love to me can be abstracted to prioritizing the utility of others without regard for your own. (at least the agape kind of love). I'd put the antonym as exploitation.

disgust to me is about seeing something as lower/unclean. To me the antonym for disgust is reverence.

I think this is a bit too diffuse to actually have correct answers. but I like playing with concepts (programmer), so thanks for the game.

Regarding time inconsistency of rewards, where subjects displayed a "today-bias", might this be explained by shards formed in relation to "payout-day" (getting pocket money or salary)? For many people, agency and well-being vary over the month, peaking on the day of their monthly payout. It makes sense to me that these variations create a shard that values getting paid TODAY rather than tomorrow.

For the 365 vs 366 example, I would assume that the selection is handled more rationally, optimizing for the expected return.

Tasker is great in general, I've integrated it with my todo list using todoists REST API, which works great.

As for sourcing triggers:

The only general way I can think of is a personal assistant (or some kind of service that provides the same kind of human assistance).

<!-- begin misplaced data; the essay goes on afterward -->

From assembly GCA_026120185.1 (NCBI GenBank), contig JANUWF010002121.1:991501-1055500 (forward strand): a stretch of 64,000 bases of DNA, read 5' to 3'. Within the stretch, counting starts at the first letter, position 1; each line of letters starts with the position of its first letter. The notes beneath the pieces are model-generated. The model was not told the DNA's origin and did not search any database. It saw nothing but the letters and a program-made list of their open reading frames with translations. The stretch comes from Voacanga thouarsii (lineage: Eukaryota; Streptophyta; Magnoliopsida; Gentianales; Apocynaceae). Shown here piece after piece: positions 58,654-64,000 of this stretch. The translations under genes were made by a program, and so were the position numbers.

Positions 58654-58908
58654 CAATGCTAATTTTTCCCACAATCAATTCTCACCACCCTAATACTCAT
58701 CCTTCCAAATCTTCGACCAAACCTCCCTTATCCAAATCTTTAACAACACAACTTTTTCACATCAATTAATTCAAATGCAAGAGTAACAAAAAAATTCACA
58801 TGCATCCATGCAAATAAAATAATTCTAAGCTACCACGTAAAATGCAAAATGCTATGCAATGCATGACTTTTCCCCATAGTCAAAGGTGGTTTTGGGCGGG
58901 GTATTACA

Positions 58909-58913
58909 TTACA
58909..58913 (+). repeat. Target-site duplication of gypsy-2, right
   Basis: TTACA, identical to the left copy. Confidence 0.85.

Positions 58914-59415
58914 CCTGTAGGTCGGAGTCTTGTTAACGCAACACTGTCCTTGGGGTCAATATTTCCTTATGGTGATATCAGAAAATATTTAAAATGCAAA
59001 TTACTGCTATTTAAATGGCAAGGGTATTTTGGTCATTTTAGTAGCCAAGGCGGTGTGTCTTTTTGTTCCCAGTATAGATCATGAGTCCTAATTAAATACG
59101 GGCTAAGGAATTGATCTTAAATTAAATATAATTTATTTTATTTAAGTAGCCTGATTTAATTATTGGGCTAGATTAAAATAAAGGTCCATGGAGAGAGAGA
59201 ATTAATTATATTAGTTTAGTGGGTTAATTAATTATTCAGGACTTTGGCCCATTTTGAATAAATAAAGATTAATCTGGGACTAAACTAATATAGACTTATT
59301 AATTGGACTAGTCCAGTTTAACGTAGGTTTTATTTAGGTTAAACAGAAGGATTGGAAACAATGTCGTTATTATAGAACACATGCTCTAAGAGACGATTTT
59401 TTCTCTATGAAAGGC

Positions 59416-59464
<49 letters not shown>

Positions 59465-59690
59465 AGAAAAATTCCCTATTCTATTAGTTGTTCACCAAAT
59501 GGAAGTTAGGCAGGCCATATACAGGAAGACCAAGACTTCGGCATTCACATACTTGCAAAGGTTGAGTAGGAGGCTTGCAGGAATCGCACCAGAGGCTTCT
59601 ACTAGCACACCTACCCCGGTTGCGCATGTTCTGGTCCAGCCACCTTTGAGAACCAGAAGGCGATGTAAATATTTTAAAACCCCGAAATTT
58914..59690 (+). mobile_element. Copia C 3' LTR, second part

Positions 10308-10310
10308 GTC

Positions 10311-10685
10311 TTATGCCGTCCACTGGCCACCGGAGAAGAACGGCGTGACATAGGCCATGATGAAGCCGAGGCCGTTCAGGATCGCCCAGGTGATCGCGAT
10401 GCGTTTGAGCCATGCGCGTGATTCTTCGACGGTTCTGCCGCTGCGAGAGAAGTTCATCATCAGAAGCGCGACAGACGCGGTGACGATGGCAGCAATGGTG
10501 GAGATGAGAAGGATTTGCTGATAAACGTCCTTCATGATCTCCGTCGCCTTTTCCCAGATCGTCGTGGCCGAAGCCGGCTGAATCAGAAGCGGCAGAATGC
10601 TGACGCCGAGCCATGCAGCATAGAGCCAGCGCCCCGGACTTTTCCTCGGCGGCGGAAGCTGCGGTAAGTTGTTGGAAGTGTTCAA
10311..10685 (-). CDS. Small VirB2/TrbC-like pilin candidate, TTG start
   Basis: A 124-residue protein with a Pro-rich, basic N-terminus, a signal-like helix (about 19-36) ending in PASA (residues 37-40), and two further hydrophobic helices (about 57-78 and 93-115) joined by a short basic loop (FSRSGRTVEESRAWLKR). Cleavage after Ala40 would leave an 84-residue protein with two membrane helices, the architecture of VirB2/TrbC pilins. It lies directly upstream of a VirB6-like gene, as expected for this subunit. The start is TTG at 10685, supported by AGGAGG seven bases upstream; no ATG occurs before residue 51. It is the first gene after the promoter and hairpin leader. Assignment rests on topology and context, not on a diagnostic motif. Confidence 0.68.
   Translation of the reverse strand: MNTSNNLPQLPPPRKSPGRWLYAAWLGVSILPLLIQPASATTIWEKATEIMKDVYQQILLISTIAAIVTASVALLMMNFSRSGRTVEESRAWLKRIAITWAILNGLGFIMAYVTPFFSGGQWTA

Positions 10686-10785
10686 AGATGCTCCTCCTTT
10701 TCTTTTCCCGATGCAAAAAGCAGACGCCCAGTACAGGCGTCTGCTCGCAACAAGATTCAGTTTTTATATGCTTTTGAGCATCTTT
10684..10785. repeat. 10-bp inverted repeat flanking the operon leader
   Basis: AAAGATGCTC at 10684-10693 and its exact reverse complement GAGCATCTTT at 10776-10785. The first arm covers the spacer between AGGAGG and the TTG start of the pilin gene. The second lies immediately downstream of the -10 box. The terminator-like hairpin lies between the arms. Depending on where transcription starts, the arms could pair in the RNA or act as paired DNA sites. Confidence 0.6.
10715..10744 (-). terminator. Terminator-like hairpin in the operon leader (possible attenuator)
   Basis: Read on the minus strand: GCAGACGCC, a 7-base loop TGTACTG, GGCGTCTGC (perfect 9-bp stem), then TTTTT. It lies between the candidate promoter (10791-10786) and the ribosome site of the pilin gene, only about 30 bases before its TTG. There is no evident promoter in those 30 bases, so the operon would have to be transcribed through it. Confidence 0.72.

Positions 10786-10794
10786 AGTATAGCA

Otherwise maybe figure out a couple of domain-specific trigger-sourcing methods. If this allows you to do websites, you've covered most online things.

For covering non-online things, maybe you can find an API, use some kind of oracle service or similar.

Do you have an example for thing you struggle with?

1mikbp5mo
This sounds useful, thanks. However, I was thinking more in something that reminds of all the tasks that are dependent on B. Actually this app is a good way to have the trigger (as long as it is something changing a website), but it misses the part or reminding the tasks. UPDATE: The app has an expansion pack [https://play.google.com/store/apps/details?id=me.webalert.xp&hl=en&gl=US] that seems to get (at least very close) to the issue at hand. It contains a "Plug-in to integrate with Tasker, Automate and Automagic". I have actually never used these apps, but for what I've read about them I would be surprised if they would not be able to add events in a calendar or entries in a to-do list. Still, I would like to know how people deal with these kinds of situations in general, as this only works when a website changes.

Does anyone know about an addon to filter facebook notifications? I want to know about comments, but not reactions/likes

2Valentine8mo
That's native to Facebook now, actually. I don't remember where, but if you dig around in the settings you can turn off notifications for reactions/likes.